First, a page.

-"It didn't matter that neither Feidhlim nor his neighbors could remember the details of his great-grandfather's transgression. Memory was ephemeral. Hatred was a rock."

-"She felt certain that if she were to turn her head to look out the window, she would see an awful, shambling mob of famine specters keeping pace with the car, skin hanging from their translucent bones, driven on by a hunger so fierce even death could not quiet it."

Folklore? Check, and it's Irish, so, you know... Family issues? Hoo boy, and how. Like all the best horror, a beautiful love story or two are at the heart of it, along with the fear of losing the ones you love. The modern university drama culture hangs beautifully on the Irish folktale framework, and the personalities are strong and compelling. Ashling and Betty - *dreamy sigh*. The sad parts are rendingly sad, but there's redemption also, and it was just a delicious and satisfying story. 

Lute by Jennifer Thorne. Synopsis from Goodreads: On the idyllic island of Lute, every seventh summer, seven people die. No more, no less. Lute and its inhabitants are blessed, year after year, with good weather, good health, and good fortune. They live a happy, superior life, untouched by the war that rages all around them. So it’s only fair that every seven years, on the day of the tithe, the island’s gift is honored. Nina Treadway is new to The Day. A Florida girl by birth, she became a Lady through her marriage to Lord Treadway, whose family has long protected the island. Nina’s heard about The Day, of course. Heard about the horrific tragedies, the lives lost, but she doesn’t believe in it. It's all superstitious nonsense. Stories told to keep keep newcomers at bay and youngsters in line. Then The Day begins. And it's a day of nightmares, of grief, of reckoning. But it is also a day of community. Of survival and strength. Of love, at its most pure and untamed. When The Day ends, Nina―and and Lute―will never be the same.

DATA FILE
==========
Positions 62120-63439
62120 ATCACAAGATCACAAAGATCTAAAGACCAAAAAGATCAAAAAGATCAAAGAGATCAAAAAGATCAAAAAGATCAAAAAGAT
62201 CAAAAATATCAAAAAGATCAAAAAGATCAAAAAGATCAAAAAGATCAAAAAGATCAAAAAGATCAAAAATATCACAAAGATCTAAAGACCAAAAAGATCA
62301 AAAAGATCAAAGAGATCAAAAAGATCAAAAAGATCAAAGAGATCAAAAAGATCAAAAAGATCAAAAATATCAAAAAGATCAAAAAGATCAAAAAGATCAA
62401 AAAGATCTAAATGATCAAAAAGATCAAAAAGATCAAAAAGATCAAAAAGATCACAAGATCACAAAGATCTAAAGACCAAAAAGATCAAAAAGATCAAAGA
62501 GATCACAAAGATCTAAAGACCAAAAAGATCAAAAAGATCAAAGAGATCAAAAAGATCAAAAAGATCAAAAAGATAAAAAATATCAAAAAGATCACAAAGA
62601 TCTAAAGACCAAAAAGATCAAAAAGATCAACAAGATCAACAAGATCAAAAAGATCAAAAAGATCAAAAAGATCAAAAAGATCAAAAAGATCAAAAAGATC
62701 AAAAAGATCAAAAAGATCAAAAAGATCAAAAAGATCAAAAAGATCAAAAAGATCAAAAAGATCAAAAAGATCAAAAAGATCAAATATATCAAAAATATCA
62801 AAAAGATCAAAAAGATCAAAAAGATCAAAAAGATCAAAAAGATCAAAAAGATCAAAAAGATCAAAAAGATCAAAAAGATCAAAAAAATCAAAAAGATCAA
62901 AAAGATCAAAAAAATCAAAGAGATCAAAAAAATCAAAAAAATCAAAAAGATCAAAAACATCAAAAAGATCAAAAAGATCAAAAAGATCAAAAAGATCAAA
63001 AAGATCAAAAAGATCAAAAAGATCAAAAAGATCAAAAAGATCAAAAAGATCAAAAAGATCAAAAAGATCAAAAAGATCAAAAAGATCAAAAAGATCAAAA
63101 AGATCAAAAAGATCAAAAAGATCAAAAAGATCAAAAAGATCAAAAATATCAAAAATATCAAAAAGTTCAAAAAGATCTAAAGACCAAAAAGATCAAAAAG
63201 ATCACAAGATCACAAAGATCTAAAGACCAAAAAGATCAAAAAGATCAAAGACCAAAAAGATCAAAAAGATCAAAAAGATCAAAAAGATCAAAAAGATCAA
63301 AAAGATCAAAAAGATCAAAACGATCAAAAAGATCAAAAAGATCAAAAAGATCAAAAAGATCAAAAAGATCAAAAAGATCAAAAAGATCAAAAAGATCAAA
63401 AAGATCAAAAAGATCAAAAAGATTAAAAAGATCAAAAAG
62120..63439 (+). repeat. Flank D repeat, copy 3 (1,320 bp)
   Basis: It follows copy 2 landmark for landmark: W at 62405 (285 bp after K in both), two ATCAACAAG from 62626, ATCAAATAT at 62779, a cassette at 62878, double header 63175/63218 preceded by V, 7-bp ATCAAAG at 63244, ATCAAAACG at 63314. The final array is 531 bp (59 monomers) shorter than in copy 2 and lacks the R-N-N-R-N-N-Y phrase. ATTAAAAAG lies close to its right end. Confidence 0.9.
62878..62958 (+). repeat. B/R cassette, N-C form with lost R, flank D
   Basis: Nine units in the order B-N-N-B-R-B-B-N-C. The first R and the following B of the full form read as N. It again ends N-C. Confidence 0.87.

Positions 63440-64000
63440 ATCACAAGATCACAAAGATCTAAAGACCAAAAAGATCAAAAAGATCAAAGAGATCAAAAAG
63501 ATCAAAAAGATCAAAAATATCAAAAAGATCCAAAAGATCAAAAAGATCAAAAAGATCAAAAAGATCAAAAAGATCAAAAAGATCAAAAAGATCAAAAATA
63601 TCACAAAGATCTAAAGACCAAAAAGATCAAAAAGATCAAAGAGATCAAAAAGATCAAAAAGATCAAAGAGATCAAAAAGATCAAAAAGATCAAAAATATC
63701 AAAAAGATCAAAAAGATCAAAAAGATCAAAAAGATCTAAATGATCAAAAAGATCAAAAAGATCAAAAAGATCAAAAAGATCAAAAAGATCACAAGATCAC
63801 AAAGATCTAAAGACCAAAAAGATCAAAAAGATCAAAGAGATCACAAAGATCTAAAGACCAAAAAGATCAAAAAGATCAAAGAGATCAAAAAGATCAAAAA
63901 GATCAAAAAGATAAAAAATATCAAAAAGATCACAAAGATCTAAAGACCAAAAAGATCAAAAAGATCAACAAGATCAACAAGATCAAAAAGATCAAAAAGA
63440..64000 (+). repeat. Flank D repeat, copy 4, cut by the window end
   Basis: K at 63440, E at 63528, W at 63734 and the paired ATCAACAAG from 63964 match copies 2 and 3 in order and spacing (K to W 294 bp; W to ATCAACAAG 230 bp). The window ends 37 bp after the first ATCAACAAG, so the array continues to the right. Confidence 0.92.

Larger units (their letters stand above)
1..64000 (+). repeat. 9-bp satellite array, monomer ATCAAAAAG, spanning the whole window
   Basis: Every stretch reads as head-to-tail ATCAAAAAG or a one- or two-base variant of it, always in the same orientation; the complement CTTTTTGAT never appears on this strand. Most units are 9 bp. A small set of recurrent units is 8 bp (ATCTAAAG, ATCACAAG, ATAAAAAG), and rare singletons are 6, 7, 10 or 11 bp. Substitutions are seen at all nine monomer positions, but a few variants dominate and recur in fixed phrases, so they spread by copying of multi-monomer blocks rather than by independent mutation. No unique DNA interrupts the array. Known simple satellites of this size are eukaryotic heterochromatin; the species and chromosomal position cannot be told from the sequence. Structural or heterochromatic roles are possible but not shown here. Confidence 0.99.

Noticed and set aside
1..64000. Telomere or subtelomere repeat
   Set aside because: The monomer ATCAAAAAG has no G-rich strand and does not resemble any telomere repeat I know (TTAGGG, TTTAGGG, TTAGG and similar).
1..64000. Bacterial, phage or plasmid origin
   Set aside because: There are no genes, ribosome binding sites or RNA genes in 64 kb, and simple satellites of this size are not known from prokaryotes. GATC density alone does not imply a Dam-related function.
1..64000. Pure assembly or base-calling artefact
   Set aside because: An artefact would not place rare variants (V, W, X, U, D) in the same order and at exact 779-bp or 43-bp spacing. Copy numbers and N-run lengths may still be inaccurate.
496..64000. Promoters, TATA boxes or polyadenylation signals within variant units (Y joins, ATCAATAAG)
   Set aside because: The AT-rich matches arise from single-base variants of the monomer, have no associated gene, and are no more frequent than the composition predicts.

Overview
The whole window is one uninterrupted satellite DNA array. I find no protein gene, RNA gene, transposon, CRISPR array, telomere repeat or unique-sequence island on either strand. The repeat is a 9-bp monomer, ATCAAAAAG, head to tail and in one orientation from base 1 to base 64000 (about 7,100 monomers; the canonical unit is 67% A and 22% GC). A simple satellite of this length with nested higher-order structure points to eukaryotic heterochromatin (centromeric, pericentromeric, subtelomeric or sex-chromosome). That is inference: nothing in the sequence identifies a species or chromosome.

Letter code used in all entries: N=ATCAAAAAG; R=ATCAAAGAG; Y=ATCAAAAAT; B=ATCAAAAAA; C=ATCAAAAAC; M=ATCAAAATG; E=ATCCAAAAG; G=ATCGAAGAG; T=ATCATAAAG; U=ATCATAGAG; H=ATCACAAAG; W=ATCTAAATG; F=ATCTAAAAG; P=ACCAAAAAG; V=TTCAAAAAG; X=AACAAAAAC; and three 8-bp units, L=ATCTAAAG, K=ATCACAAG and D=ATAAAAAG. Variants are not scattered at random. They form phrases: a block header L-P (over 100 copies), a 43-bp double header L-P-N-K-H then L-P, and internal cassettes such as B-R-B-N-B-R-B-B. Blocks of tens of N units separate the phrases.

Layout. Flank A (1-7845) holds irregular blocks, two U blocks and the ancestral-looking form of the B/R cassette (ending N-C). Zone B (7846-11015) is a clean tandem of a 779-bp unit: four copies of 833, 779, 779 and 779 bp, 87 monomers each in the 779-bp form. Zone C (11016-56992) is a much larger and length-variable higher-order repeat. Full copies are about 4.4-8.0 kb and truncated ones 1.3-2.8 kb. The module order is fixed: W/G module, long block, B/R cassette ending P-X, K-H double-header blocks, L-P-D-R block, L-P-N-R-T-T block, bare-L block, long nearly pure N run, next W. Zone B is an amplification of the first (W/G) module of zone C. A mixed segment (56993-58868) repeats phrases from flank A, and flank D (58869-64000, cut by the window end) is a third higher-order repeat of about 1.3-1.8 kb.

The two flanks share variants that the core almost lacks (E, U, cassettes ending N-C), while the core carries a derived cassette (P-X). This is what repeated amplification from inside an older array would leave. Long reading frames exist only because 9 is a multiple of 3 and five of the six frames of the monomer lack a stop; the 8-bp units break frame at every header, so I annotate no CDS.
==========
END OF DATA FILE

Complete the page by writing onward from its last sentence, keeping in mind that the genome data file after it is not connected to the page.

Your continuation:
-”The wind blows, I blink, and when I look again, I’m not surprised to find her gone. Even when she was visible, that woman was gone, dead, vanished.

Dead is

whether it happened five minutes ago or a thousand years past. Time changes nothing. No wonder it’s so layered here, the past so present.”

-"And isn’t every day like this, really? We sit on the knife’s edge, enduring this gift for as long as it’s given to us, but this is the first time I’ve fully felt it in my blood, how brief it is. How horribly miraculous.”

Another one that could hardly have fallen more squarely in my wheelhouse. This fits the criteria for a horror novel, but it is so much more - frightening, yes, but also philosophical, thought-provoking, bittersweet, and beautiful. Nina is the perfect character to center in this story - the trauma of her past positioning her to be a skeptical, apprehensive voice against the apparent mythology of The Day on Lute when seven people must die in order to ensure the peace and prosperity for the intervening seven years. If it's true, would it be worth it? But it can't possibly be true, can it? There is no gore for gore's sake. The atmosphere of tension and unease is perfectly pitched, all the more so because of the island setting, and the cast of characters is perfectly varied and vivid. I felt for these people, and admired them and mourned for them. I just really loved this book.